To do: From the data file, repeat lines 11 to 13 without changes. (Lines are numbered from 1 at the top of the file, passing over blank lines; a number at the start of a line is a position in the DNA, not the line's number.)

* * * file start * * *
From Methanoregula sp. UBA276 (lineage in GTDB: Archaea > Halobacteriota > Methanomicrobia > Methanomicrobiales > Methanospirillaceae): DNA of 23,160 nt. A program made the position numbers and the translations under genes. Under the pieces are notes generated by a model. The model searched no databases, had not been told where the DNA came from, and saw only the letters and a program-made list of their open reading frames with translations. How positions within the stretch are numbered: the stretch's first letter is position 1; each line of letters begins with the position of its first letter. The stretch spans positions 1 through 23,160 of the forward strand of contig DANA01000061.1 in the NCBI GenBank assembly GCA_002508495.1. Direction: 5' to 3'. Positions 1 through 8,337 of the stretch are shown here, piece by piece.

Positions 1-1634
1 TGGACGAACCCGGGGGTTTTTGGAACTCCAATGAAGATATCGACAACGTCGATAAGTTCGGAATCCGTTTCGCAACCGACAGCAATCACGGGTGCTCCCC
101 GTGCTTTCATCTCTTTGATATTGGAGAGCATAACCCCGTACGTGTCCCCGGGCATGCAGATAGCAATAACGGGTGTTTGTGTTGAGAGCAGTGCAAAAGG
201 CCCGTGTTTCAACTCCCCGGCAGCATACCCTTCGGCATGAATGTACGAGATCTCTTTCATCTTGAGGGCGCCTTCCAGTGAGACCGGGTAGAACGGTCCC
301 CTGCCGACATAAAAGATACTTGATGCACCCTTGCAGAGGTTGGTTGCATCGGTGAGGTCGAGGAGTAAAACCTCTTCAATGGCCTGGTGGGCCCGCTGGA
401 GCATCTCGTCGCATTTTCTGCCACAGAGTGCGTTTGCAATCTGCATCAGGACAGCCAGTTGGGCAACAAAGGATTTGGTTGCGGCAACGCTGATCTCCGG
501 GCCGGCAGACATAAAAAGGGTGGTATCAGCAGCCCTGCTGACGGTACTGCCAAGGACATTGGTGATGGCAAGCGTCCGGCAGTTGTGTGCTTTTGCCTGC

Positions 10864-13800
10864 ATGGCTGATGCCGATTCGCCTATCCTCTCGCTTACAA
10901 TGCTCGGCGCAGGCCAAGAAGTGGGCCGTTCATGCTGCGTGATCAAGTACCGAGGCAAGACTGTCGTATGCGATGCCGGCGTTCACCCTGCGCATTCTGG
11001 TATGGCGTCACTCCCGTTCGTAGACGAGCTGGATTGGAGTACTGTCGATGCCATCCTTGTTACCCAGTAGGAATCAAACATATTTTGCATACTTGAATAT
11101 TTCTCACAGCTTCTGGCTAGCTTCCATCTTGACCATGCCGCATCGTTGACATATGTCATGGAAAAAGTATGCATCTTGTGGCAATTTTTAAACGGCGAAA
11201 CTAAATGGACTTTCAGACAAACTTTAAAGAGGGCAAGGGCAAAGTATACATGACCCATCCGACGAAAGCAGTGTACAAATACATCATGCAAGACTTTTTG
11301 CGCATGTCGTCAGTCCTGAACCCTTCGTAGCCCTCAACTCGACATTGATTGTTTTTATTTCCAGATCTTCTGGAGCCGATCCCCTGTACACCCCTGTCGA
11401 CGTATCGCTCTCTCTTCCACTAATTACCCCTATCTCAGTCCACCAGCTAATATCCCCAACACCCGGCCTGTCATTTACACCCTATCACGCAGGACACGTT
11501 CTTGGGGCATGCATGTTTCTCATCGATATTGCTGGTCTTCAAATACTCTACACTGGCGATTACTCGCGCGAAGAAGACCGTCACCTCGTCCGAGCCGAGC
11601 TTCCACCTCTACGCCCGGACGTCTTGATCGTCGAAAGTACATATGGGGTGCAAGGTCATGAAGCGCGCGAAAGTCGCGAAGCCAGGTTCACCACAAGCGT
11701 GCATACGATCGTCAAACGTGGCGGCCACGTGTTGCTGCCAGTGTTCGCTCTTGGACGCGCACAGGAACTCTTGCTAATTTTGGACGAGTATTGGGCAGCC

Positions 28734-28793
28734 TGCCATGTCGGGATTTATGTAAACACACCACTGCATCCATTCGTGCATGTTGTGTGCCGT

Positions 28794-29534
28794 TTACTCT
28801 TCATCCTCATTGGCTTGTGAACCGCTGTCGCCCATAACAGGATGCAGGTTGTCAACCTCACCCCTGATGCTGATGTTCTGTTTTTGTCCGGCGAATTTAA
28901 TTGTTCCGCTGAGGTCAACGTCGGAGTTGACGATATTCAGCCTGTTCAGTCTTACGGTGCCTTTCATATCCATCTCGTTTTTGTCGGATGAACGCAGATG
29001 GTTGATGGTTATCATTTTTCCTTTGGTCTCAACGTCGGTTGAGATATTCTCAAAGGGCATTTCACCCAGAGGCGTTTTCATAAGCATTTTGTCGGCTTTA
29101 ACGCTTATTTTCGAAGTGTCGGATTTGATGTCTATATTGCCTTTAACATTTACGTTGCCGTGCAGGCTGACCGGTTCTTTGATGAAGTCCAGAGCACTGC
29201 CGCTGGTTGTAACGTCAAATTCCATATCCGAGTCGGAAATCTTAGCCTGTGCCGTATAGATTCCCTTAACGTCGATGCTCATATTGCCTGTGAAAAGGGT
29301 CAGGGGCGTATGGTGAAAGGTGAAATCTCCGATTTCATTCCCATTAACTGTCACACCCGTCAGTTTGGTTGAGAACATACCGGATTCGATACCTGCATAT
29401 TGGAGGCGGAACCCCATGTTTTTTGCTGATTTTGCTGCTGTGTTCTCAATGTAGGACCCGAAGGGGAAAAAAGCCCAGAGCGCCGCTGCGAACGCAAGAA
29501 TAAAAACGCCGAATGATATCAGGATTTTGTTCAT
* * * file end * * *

10901 TGCTCGGCGCAGGCCAAGAAGTGGGCCGTTCATGCTGCGTGATCAAGTACCGAGGCAAGACTGTCGTATGCGATGCCGGCGTTCACCCTGCGCATTCTGG
11001 TATGGCGTCACTCCCGTTCGTAGACGAGCTGGATTGGAGTACTGTCGATGCCATCCTTGTTACCCAGTAGGAATCAAACATATTTTGCATACTTGAATAT
11101 TTCTCACAGCTTCTGGCTAGCTTCCATCTTGACCATGCCGCATCGTTGACATATGTCATGGAAAAAGTATGCATCTTGTGGCAATTTTTAAACGGCGAAA